Furthering efforts to expand its brick-and-mortar business, PayPal has struck a deal with Walmart to allow customers to deposit and withdraw cash at the massive American retailer’s 4,700 U.S. store locations.
For a flat $3 fee, PayPal’s 230 million users can deposit cash into their digital wallets at Walmart cash registers and kiosks. In early November, customers will be able to make withdrawals from PayPal ATMs in 3,000 Walmart stores for the same fee.
Though PayPal launched in-store cash-loading capabilities at CVS and Rite Aid in 2016, and at 7-Eleven in 2017, the deal with Walmart — 90 percent of Americans live within 10 miles of a Walmart store — is the payment processor’s largest brick-and-mortar agreement yet. It marks a diversification from PayPal’s core business of digitally moving money from consumers to consumers, consumers to companies and businesses to businesses.
Expanding outside of digital payments is critical for PayPal, whose internal projections fell short of third-quarter expectations. With increased competition from payment processors such as Stripe, the San Jose-based company has prioritized moving into other markets and offering additional services.
Along with brick-and-mortar partnerships, PayPal has branched out into other areas. It now provides loans to small businesses, and in June acquired iZettle, a financial technology company that supports those companies. Its subsidiary, Venmo, has prioritized moving from a consumer-to-consumer model to one that permits businesses to give their customers the ability to pay with Venmo.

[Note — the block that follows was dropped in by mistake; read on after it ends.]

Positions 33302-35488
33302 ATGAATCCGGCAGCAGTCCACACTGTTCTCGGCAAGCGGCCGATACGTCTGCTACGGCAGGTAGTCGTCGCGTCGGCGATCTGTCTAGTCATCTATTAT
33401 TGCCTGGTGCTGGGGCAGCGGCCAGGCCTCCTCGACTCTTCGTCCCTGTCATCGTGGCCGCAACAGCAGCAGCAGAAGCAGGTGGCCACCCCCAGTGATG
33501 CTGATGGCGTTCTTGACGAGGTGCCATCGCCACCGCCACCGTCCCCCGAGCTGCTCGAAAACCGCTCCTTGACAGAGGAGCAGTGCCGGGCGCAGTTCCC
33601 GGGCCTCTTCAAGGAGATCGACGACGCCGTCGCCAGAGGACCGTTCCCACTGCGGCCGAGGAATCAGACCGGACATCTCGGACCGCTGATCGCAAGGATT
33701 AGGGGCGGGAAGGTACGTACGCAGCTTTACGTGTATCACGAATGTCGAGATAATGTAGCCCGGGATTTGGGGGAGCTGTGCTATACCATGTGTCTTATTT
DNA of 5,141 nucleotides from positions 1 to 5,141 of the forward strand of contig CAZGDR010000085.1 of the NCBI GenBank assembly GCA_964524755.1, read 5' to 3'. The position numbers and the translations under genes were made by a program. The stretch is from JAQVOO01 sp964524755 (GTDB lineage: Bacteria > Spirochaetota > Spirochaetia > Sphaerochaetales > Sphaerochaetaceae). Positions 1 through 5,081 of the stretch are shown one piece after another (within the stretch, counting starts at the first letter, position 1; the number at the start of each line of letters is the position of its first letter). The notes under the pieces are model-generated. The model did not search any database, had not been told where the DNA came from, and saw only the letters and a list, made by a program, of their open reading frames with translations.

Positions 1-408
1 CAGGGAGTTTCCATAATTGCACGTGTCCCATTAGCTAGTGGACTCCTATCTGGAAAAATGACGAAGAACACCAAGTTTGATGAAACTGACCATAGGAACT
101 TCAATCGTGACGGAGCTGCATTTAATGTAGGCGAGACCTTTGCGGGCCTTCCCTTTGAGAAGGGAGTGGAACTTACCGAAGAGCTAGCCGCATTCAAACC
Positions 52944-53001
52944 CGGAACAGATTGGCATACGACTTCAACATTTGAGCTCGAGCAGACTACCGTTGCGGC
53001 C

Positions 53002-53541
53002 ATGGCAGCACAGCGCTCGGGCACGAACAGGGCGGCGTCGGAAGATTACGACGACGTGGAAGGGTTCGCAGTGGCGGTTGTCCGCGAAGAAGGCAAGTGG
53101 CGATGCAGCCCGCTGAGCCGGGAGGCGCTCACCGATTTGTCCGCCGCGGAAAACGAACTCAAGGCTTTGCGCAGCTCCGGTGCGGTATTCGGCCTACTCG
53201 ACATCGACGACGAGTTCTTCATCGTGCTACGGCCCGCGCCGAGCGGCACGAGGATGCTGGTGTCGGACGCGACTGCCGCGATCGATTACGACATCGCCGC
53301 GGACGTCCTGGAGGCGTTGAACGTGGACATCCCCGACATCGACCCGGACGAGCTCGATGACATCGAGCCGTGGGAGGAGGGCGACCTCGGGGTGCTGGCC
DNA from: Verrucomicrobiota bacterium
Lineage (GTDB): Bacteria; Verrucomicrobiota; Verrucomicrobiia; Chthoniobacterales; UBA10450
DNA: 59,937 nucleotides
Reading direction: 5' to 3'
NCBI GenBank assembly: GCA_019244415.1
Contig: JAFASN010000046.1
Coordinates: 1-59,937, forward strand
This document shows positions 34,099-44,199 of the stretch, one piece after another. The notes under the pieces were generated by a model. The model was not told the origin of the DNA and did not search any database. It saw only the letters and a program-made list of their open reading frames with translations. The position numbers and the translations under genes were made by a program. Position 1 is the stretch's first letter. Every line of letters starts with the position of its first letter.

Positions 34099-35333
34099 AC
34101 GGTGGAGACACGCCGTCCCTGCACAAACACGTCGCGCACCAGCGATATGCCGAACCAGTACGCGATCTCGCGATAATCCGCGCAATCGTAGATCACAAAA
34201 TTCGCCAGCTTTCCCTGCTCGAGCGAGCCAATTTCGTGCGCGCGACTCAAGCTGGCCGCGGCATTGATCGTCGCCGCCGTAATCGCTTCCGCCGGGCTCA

Through Walmart, PayPal is navigating an intentional outreach to the millions of Americans who may lack access to traditional banking systems and instead stockpile cash or use costly check-cashing services.
Daniel Eckert, svp for Walmart services and digital acceleration, said the arrangement will provide “great value to the many people who rely on Walmart and PayPal to help manage and move their money.”
For Walmart, whose second-quarter earnings beat analyst estimates — but which has been playing defense against e-commerce competitors like Amazon — the partnership ought to drive more customers into the store. The $3 transaction fee is in line with ATM withdrawal fees, and it’s far less expensive than the percentage-based check-cashing services used by millions of unbanked Americans.
“It gives one of (Walmart’s) largest target customer bases another reason to come to the store,” said Thad Peterson, an analyst at Aite Group who covers mobile and emerging payment methods. “The key point here is that they’re targeting underbanked and unbanked customers,” said Peterson.
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